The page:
I’m sorry, I haven’t a clue

Pictured: Richmond Theatre, Little Green, by Frank Matcham (1899).

At Richmond Theatre this evening, Radio 4 was recording the two editions of the above named show which will bring the series to a close. I joined the (Colin) sell-out audience for the seasonally adjusted quips.

(Chris A Kramer comments in the abstract of his Connecting Phenomenology, Mirror Neurons, Empathy, and Laughter (2012):

“Mirror neurons might provide an embodied basis for passive synthesis and the eventual process of further communalization through empathy, as envisioned by Edmund Husserl. I consider the possibility of a phenomenological and scientific investigation of laughter as a point of connection that might in the future bridge the gap Husserl feared had grown too expansive between the worlds of science and philosophy.”

That’s why I thought it would be a laugh.)

John Morreall writes in “Philosophy of Humor” (2016):

“In his Jokes and Their Relation to the Unconscious (1905 [1974]), Freud analyzes three laughter situations: der Witz (often translated “jokes” or “joking”), “the comic,” and “humor.” In all three, laughter releases nervous energy that was summoned for a psychological task, but then became superfluous as that task was abandoned. In der Witz, that superfluous energy is energy used to repress feelings; in the comic it is energy used to think, and in humor it is the energy of feeling emotions…

Der Witz includes telling prepared fictional jokes, making spontaneous witty comments, and repartee. In der Witz, Freud says, the psychic energy released is the energy that would have repressed the emotions that are being expressed as the person laughs. (Most summaries of Freud’s theory mistakenly describe laughter as a release of repressed emotions themselves.)”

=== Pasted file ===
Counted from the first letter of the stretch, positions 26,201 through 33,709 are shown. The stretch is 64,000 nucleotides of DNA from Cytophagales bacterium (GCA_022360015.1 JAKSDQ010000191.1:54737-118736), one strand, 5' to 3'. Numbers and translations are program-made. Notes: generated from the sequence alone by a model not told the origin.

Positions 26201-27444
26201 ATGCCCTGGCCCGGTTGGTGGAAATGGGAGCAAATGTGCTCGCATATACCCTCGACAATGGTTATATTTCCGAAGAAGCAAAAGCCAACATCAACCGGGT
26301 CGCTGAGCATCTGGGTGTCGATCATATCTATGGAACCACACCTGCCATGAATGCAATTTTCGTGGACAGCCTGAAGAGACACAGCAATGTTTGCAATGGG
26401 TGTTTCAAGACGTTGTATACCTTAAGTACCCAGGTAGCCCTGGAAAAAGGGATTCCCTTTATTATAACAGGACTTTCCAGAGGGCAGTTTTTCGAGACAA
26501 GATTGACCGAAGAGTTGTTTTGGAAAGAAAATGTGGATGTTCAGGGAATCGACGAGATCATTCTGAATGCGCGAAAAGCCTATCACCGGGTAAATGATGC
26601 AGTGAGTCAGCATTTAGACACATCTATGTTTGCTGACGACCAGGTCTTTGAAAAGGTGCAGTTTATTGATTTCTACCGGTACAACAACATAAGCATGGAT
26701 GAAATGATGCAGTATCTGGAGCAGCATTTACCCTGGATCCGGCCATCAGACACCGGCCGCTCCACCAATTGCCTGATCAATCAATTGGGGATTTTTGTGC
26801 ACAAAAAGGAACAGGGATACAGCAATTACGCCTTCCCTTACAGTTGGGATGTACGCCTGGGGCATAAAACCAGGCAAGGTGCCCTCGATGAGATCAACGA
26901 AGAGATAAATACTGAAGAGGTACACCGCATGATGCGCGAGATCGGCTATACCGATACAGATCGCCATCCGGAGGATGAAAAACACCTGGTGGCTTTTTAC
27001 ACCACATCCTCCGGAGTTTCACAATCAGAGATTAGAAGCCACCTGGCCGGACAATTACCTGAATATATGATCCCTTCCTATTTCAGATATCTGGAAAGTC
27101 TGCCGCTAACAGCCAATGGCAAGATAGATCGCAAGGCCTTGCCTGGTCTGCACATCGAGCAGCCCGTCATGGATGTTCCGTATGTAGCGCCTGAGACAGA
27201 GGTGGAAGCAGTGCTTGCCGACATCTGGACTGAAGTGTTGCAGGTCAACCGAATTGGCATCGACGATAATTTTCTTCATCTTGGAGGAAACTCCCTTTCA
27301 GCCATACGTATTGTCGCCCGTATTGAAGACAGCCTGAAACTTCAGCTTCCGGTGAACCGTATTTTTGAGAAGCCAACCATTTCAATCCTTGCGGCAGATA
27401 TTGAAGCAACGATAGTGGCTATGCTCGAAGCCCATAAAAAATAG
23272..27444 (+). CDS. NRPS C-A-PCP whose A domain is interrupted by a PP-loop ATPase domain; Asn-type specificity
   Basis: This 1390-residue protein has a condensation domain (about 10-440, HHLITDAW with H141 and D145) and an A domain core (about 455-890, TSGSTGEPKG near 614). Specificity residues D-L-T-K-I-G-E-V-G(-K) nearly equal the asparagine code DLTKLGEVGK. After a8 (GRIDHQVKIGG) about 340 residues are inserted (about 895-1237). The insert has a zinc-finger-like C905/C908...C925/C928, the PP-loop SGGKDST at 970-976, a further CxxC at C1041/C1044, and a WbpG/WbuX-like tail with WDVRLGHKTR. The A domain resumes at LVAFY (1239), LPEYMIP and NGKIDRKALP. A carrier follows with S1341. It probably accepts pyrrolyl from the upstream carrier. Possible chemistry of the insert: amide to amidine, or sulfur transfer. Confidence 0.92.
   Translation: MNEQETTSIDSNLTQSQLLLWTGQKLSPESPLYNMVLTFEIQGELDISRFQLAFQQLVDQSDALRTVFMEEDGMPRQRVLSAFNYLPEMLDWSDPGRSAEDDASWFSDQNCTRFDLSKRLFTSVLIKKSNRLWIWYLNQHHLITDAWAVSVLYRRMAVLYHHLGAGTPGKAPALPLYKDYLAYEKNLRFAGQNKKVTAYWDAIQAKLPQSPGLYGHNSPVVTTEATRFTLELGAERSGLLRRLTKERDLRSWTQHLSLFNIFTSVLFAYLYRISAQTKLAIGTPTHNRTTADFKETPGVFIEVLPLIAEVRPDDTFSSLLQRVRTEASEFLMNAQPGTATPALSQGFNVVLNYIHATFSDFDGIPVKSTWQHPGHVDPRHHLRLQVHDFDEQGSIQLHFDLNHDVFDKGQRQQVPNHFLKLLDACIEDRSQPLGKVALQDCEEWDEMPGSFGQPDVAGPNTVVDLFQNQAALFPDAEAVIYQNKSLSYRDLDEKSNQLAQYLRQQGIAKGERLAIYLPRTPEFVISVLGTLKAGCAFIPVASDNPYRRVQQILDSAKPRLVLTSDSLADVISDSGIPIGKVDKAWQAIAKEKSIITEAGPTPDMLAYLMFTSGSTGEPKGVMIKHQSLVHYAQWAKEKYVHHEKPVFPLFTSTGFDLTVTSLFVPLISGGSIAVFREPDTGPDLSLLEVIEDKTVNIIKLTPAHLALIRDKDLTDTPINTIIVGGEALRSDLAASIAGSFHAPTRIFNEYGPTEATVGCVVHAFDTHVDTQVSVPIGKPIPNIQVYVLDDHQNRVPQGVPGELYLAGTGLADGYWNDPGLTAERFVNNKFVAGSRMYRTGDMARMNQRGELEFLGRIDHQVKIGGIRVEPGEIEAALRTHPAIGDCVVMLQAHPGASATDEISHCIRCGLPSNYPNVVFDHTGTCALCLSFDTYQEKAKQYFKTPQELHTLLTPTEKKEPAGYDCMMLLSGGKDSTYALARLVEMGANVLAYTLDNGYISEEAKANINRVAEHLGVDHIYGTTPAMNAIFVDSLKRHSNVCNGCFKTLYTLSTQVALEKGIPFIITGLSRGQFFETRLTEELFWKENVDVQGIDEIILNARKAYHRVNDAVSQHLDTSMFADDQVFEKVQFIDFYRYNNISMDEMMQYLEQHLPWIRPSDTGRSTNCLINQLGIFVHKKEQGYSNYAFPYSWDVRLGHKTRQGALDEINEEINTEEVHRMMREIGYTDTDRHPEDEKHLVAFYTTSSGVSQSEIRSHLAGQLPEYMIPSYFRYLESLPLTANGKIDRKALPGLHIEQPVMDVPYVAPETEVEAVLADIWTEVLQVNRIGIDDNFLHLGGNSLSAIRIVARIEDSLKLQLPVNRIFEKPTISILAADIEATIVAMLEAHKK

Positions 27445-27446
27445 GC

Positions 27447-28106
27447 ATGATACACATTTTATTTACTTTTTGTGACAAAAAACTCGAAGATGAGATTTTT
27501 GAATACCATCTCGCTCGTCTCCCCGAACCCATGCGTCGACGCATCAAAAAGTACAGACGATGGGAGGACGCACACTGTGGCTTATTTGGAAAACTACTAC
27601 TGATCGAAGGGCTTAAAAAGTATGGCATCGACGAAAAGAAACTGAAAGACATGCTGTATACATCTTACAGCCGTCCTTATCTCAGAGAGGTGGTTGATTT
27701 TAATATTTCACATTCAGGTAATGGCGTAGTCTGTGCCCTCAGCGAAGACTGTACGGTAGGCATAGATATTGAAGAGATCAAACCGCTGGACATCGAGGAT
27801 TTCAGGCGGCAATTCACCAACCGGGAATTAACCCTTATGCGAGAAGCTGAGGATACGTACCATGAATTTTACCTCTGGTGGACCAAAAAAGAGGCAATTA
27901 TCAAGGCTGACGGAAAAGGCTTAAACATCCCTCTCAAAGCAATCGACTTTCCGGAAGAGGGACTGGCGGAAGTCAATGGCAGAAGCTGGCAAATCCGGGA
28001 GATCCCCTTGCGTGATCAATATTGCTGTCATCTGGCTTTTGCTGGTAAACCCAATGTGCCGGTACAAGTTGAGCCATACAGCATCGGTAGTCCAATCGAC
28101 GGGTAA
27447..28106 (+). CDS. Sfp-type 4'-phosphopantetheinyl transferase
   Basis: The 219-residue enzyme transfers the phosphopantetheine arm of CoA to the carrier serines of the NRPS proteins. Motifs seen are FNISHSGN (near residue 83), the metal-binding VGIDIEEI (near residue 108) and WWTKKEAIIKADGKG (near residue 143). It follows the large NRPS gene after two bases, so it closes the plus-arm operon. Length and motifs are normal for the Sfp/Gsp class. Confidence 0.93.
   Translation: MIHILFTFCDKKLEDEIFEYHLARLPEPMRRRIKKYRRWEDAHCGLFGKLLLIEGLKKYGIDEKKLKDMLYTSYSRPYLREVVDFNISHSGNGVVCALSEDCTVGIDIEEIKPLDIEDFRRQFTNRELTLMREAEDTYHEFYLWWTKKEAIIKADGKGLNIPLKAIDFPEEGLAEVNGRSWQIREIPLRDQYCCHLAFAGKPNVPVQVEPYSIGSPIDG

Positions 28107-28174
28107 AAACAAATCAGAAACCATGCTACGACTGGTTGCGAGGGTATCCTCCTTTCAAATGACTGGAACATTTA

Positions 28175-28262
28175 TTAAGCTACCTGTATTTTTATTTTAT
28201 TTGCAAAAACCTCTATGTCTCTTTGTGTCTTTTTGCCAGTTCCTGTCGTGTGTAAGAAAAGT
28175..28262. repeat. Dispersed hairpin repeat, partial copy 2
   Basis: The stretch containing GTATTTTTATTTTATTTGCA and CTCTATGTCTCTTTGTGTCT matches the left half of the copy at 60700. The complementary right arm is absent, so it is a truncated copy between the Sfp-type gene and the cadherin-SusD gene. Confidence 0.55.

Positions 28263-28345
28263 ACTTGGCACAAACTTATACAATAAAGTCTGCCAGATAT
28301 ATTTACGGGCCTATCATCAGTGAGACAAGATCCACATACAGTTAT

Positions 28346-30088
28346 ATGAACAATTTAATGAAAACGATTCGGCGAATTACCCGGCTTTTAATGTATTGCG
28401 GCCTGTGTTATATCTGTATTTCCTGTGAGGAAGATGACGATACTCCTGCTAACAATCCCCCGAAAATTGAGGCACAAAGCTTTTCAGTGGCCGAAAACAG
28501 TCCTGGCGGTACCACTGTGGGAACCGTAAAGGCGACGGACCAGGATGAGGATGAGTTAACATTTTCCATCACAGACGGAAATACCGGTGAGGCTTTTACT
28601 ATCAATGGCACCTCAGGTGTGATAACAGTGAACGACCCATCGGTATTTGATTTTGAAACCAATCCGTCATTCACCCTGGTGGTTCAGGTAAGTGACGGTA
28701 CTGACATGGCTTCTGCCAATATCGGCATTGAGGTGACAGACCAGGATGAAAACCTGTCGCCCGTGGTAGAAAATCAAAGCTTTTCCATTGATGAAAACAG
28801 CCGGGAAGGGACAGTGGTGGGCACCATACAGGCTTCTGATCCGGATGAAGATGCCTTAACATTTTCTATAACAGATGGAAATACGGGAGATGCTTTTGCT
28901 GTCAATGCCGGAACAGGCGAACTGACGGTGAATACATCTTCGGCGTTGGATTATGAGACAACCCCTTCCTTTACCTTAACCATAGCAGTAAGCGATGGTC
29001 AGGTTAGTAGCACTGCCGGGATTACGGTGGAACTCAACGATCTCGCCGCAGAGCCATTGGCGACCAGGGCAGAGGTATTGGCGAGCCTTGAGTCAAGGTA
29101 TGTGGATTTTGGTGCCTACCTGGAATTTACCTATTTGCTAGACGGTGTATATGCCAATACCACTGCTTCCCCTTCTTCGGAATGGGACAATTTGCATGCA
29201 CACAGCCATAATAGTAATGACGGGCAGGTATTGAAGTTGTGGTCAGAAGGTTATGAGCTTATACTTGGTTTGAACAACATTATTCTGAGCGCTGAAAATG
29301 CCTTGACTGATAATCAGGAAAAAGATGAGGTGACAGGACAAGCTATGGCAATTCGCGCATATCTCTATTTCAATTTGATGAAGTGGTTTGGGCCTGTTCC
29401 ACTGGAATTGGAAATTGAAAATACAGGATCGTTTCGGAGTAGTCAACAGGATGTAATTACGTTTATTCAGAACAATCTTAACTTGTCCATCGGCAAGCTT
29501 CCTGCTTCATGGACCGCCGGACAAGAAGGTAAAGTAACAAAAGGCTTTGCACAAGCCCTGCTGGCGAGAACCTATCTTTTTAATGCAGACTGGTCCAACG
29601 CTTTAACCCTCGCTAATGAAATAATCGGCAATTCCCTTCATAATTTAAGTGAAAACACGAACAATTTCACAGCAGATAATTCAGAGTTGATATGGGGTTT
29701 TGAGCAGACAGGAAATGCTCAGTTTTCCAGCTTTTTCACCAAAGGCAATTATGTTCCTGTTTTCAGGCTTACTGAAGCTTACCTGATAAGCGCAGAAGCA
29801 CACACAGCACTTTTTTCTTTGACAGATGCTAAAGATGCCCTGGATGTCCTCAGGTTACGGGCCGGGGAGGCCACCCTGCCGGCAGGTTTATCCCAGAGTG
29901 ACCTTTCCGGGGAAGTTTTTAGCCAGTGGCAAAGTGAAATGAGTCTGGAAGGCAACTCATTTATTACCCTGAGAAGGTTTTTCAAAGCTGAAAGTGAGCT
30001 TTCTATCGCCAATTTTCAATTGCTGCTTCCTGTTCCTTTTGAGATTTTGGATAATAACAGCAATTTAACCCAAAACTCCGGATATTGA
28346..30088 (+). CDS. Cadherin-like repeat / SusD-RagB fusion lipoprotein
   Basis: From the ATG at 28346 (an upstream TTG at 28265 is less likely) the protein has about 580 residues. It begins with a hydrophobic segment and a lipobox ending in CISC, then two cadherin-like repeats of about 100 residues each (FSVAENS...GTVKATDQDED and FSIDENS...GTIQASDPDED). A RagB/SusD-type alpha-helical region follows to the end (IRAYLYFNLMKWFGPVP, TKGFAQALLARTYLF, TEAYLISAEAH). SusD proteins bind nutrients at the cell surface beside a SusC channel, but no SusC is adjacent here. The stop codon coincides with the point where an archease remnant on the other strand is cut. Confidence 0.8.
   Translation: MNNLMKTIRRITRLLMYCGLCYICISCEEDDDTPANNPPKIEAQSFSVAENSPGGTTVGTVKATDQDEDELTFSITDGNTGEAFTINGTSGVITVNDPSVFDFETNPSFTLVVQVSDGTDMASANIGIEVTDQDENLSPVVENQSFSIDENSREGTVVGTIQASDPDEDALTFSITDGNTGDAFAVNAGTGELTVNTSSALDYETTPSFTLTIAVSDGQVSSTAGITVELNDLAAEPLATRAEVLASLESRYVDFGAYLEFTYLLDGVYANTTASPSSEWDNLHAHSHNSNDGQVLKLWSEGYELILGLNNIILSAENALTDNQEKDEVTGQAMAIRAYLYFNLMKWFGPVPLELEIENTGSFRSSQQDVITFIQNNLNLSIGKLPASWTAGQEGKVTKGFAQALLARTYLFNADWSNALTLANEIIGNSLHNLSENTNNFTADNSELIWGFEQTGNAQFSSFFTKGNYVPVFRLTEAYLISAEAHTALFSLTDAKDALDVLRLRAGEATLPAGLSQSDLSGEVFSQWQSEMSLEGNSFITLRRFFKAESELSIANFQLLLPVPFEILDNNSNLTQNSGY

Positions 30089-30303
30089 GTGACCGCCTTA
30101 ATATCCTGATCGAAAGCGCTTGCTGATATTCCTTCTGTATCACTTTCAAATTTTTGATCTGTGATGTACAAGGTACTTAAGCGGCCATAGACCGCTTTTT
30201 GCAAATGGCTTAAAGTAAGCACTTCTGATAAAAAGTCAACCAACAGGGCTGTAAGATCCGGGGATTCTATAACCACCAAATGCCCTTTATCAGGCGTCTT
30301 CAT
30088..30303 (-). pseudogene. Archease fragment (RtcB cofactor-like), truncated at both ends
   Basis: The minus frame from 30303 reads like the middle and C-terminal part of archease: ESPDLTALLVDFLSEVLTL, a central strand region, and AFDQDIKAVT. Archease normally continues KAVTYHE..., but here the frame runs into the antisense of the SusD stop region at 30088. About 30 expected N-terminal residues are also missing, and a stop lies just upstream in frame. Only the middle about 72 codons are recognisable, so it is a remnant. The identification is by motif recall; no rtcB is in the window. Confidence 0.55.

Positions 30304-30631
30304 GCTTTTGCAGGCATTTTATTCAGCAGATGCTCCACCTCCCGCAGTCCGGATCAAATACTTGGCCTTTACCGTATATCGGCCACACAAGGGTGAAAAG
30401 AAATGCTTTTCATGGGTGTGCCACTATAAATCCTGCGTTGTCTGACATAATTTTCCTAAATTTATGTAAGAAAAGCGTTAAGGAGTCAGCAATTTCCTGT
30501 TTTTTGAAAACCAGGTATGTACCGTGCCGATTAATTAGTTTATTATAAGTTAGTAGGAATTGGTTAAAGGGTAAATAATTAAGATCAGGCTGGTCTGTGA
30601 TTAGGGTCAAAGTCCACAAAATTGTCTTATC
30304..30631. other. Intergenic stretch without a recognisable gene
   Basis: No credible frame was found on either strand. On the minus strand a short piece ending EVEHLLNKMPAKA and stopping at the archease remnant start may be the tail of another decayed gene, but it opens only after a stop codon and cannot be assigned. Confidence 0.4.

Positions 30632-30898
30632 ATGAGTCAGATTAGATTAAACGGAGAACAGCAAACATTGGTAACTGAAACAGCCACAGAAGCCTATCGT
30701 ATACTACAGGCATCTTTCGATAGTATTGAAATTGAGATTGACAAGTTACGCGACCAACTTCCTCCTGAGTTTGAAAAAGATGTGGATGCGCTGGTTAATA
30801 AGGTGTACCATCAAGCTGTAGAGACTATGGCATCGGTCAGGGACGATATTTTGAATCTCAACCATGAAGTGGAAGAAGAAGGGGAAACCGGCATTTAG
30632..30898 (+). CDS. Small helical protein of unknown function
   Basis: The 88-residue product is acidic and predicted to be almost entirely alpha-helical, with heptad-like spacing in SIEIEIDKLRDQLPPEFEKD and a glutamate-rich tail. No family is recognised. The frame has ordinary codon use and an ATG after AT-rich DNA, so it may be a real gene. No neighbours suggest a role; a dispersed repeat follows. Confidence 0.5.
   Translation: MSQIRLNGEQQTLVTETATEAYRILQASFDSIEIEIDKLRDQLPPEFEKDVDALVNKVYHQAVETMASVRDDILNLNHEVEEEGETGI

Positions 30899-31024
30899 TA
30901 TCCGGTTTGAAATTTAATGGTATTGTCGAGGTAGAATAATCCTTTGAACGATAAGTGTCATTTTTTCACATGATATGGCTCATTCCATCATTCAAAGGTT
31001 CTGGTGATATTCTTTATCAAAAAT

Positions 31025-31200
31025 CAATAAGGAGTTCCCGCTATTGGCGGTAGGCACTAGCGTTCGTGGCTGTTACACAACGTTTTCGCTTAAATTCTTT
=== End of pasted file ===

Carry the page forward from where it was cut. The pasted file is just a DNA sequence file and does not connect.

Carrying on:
Tony Aldous wrote in History Today in 2002:

“The late Victorian and Edwardian periods may be considered the golden age of theatre building. Imperial prosperity produced audiences keen to sample thespian delights and able to afford to. It also produced the developers and capital needed to build larger and more elaborate theatres, especially in London, in the rapidly growing regional cities and in booming holiday resorts like Blackpool and Brighton. Of the several hundred theatres built in that period, more than 120 were attributable to a single architect – Frank Matcham (1854-1920). Yet save among theatre buffs, his name seldom evokes more than a flicker of recognition.

Matcham was the most prolific theatre architect of all time, certainly in Britain. He was responsible for the design or complete redesign of more than 120 theatres and ‘variety palaces’ in the thirty-three years from 1879 to 1912, and the reworking of many more. Such buildings as the Coliseum and Hippodrome in London, the Opera Houses of Blackpool and Belfast, and the Bristol Hippodrome, with their combination of functional efficiency and ornate opulence, are to many people the essence of what a theatre should be.

Yet even in his own day Matcham – son of a Devon brewery manager – was considered by gentlemen architects to be not quite comme il faut, too ‘commercial’ to be entirely respectable. His designs were ‘illiterate’, they said  – that is, they failed to conform to the strict rules of architectural composition, though the overall effect was spectacular.”

It certainly was a good evening.